A Wilmington community group has formed looking to help guide the city's housing policies towards assisting those struggling to find and keep residences.
The H.O.M.E.S Campaign [Housing | Opportunity | Mobility | Equity | Stability ] made a presentation at last week's Wilmington City Council Meeting looking into landlord policies, but putting their focus as much on those trying to find homes of their own.
Shyanne Miller explained one of their missions.
"We want to protect the most vulnerable residents by ensuring that there is affordable and sufficient safe housing in the city, and we want to make sure that we are actually investing in our neighborhoods."
According to their research, in New Castle County only 32 available and affordable rental homes exist for every 100 extremely low income renter households.
They also cited a Prosperity Now Report that said 62% of Latinx renters are "cost-burdened" by their rents, while 60% of Blacks and 48% of Whites have the same issue of spending more than 30% of their income on rent.
Another aspect of their plan is to both regulate and promote landlord and tenant rights, making sure both sides of the housing equation know the rules.
The said they want a "fair, straightforward process to hold landlords/property owners accountable", while their presentation said the city needs to do a better job of education people about housing and dealing with housing issues.
Miller said she'd like to see any landlord fines go directly towards helping Wilmington's housing stock.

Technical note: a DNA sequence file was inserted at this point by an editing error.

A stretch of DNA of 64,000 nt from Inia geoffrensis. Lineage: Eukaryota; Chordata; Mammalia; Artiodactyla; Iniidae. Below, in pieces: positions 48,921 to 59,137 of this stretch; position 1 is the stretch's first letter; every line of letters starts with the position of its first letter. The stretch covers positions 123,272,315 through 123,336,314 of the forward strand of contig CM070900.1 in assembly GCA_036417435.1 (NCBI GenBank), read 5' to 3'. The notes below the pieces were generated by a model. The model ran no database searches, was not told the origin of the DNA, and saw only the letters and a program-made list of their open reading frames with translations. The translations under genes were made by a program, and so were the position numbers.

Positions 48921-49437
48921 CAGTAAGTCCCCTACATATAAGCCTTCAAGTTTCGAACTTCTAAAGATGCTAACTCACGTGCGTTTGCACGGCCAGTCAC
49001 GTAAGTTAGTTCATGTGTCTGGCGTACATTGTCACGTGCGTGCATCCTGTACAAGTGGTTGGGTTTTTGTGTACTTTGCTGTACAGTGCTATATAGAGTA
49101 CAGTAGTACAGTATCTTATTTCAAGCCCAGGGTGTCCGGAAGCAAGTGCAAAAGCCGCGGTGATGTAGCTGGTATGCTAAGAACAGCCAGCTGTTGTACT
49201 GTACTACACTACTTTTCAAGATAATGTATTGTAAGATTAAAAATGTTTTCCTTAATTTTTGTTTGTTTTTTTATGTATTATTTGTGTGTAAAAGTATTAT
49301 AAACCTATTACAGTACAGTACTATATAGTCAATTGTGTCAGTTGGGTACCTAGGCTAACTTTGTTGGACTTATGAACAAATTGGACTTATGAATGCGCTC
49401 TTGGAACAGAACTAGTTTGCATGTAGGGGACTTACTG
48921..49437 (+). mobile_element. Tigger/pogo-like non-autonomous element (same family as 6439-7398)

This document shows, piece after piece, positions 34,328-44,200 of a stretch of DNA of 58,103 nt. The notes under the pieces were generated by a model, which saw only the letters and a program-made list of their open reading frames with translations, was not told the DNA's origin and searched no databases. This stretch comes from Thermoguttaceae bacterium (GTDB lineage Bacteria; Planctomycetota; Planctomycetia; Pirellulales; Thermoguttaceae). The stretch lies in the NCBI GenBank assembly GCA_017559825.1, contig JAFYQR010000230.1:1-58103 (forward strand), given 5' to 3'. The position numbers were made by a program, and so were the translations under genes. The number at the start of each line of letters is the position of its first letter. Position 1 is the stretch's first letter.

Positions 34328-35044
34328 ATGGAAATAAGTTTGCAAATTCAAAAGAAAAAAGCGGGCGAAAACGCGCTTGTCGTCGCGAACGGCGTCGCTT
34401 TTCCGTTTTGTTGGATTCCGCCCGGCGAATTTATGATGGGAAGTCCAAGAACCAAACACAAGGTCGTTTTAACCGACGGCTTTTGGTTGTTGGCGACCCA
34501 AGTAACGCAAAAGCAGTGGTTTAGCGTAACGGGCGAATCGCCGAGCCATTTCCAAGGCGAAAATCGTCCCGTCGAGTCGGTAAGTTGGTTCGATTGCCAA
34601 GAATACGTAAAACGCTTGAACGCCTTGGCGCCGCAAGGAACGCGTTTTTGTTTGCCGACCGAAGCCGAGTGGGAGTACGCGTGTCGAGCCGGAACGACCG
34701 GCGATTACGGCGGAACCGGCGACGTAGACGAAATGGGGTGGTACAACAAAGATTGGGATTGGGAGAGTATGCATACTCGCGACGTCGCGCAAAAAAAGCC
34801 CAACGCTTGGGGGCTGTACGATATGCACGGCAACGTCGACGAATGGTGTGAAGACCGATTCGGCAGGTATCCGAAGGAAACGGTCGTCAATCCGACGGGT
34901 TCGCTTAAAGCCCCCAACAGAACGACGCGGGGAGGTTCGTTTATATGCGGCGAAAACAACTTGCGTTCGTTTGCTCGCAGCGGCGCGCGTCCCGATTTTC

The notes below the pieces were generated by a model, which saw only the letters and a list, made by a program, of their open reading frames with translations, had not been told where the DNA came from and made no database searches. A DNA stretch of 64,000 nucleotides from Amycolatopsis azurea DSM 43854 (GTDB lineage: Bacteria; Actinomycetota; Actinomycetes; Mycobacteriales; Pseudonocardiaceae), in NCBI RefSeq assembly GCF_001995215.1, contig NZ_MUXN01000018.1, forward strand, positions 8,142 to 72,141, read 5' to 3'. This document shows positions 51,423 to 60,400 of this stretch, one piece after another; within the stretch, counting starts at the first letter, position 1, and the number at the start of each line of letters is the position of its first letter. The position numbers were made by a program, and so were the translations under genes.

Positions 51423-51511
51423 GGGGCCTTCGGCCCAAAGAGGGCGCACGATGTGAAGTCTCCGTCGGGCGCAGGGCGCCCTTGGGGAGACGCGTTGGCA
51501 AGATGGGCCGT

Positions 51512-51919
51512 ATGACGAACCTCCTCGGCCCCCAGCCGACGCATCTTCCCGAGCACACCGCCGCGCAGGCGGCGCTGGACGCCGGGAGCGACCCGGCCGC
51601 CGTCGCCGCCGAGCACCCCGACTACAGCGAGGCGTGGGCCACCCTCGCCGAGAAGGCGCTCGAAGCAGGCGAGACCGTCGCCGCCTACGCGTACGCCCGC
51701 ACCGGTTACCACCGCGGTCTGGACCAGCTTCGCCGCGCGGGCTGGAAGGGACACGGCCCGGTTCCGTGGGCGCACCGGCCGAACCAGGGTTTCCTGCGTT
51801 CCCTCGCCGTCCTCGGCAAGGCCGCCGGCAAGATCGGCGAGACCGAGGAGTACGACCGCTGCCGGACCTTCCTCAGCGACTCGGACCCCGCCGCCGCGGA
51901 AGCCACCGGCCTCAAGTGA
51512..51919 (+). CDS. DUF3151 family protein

"Making sure that the city was investing in homeowner repair grants, down payment settlement assistance, help people become homeowners, help people stay homeowners. Making sure that we're not kicking people out of homes because they can't pay their water bills, no more water bill foreclosures."
Under Wilmington's City Charter, all fines go into the housing fund, but City Councilwoman Maria Cabrera told the group that the Mayor is open to putting a line item in the budget process to help get money into those types of causes.
Another issue both H.O.M.E.S and Cabrera agreed on was the need to improve the situation for those exiting prison.
"Making sure that we are providing opportunities for people who are returning home from prison to access public housing," Miller said. "This is a public safety issue, this is a morality issue, if someone has done their time and they have come home from prison, we should not continue to discriminate against them."
Cabrera said that is an issue she wants to have more discussion on, as she sees it as one way to start to help fight Wilmington's crime rate.
"I'm specifically interested, especially when people are coming out of prison because they have a record or HUD Housing they're not allowed to live there. They just end up being displaced, they can't get a job or have a place to live, I think that is a very big issue that leads to recidivism."
H.O.M.E.S also said they'd like to see better housing solutions for those already homeless, including pubic storage lockers, repealing laws that criminalize unhoused, and also developing plans for youth.
They also want to see the Department of Correction provide a 12-month housing plan, and remove criminal history questions from housing applications.
H.O.M.E.S. is also working to improve housing situations in New Castle County outside of Wilmington, along with Kent and Sussex Counties.